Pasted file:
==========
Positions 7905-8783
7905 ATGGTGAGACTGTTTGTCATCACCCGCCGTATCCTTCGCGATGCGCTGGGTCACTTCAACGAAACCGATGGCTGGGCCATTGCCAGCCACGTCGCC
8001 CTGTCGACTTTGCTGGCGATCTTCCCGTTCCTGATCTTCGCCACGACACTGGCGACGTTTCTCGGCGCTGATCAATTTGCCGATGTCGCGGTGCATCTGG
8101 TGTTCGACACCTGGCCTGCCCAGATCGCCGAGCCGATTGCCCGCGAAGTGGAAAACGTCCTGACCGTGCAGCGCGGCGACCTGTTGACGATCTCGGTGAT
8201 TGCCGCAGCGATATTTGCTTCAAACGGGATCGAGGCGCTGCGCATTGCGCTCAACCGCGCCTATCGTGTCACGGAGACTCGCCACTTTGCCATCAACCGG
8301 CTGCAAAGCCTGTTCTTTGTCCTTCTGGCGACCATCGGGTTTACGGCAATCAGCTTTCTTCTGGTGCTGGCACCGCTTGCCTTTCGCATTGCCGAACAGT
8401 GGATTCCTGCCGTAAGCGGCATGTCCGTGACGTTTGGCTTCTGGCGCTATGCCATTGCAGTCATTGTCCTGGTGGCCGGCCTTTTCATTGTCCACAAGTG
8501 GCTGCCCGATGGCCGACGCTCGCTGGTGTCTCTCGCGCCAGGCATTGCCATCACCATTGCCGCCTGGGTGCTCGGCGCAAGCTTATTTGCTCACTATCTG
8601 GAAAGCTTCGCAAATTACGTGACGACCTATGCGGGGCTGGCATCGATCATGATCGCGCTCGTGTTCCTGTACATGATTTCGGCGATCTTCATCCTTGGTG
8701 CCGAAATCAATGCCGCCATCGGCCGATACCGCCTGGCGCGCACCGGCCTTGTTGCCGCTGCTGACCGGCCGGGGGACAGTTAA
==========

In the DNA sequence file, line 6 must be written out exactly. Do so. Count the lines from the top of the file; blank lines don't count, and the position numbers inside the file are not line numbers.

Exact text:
8301 CTGCAAAGCCTGTTCTTTGTCCTTCTGGCGACCATCGGGTTTACGGCAATCAGCTTTCTTCTGGTGCTGGCACCGCTTGCCTTTCGCATTGCCGAACAGT